[SY02] Salunkhe, C. B., & S. R. Yadav. 2002. Additions to the grasses of Maharashtra. Journal of the Bombay Natural History Society 99 (3): 569-573.

[SR07] Sankar, R. V., K. Ravikumar, N. M. Ganesh Babu & D. K. Ved. 2007. Botany of Anapady MPCA, Palghat district, Kerala with special emphasis on species of conservation concern. Bulletin of the Botanical Survey of India 49 (1-4): 165-172.

[SM06] Semeniuk, C. A., L. A. Milne, P. Ladd & V. Semeniuk. 2006. Pollen in the surface sediments of wetlands in the Becher Point area, southwestern Australia: a baseline for use in interpreting Holocene sequences. Journal of the Royal Society of Western Australia 89 (1): 27-43.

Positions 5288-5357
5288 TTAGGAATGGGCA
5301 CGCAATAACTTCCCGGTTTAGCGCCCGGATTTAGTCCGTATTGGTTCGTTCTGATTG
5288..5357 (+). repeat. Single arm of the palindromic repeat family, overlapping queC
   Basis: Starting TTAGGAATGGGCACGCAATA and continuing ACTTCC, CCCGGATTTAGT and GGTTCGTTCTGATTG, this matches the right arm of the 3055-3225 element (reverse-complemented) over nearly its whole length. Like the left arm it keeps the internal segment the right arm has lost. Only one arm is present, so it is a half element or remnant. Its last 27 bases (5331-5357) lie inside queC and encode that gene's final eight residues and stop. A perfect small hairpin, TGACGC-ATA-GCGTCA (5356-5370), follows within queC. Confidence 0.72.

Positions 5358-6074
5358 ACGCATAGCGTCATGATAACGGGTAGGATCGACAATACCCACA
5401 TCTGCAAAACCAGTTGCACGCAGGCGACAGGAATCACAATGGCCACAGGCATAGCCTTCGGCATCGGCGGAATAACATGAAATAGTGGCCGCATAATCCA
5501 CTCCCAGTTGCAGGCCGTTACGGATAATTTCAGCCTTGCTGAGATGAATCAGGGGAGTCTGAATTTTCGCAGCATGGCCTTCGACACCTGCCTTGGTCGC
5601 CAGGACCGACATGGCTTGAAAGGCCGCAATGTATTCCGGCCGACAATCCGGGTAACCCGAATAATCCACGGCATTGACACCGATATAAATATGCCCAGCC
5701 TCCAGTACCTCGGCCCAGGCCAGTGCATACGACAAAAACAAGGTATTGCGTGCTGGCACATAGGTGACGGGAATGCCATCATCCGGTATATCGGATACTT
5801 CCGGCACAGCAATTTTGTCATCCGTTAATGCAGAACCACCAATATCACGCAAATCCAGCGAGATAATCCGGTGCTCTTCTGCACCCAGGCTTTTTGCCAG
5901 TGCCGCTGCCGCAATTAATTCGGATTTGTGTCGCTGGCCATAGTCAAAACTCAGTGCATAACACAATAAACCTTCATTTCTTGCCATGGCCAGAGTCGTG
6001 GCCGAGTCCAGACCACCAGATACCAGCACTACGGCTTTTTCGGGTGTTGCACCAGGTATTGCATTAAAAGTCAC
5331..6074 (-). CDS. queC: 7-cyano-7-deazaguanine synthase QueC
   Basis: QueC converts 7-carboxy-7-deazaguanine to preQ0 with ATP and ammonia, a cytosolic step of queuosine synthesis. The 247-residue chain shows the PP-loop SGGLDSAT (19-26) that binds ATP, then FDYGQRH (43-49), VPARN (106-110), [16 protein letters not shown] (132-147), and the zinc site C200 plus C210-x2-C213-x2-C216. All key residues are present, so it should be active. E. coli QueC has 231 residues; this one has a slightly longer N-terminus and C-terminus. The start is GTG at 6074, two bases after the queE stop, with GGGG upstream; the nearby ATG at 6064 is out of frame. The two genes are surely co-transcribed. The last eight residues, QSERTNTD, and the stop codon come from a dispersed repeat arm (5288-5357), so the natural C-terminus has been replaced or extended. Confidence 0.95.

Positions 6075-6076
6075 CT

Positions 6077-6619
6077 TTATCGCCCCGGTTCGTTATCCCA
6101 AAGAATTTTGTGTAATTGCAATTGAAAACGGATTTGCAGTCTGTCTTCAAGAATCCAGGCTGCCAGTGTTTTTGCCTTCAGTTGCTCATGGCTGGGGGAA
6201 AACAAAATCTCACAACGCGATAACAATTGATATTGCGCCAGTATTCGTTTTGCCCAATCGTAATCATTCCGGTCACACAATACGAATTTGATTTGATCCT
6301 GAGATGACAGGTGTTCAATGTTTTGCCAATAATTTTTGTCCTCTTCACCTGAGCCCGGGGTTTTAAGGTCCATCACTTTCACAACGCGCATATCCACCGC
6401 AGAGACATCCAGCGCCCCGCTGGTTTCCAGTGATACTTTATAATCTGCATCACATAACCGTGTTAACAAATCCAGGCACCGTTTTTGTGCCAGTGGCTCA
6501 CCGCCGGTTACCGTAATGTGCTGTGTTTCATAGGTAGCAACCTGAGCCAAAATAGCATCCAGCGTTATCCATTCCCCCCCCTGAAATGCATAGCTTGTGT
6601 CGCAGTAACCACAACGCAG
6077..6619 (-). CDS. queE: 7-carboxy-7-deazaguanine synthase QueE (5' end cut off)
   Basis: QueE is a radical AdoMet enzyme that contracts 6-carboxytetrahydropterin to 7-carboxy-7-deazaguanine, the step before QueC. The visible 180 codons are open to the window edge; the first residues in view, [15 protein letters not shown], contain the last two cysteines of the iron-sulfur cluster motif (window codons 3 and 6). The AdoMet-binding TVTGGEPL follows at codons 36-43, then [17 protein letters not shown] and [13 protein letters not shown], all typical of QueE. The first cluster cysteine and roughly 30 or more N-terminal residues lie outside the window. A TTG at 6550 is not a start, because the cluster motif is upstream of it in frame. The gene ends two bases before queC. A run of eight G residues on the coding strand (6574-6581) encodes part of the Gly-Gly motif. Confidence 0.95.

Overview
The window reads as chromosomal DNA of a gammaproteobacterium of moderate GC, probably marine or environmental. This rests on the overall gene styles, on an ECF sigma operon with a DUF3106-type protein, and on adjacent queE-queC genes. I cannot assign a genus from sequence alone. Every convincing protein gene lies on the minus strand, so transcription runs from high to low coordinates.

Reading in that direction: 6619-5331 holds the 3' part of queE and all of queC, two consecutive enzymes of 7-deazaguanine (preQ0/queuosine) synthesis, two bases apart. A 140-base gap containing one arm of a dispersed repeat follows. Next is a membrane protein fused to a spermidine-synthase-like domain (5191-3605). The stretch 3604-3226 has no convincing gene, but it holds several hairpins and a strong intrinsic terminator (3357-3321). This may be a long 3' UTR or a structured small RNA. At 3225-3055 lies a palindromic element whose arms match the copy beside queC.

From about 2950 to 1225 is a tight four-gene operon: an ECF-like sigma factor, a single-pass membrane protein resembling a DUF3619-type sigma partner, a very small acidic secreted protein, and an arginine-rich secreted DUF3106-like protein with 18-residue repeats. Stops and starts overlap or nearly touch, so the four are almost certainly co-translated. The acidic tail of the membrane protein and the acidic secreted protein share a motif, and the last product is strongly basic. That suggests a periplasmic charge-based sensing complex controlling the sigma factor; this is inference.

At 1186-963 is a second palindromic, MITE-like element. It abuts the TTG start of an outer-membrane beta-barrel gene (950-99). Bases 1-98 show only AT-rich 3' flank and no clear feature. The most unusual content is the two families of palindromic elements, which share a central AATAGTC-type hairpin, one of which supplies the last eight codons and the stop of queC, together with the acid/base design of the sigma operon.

[S03] Singh, J. N. 2003. Grasses and their hydro-edaphic characteristics in the grassland habitat of Nilgiris Biosphere Reserve, Tamil Nadu. Bulletin of the Botanical Survey of India 45 (1-4): 143-164.

[VB02] Vijay, S. K., & T. N. Bhardwaja. 2002. Vegetation and phenodynamics of wetlands of central Rajasthan. Journal of the Bombay Natural History Society 99 (3): 573-581.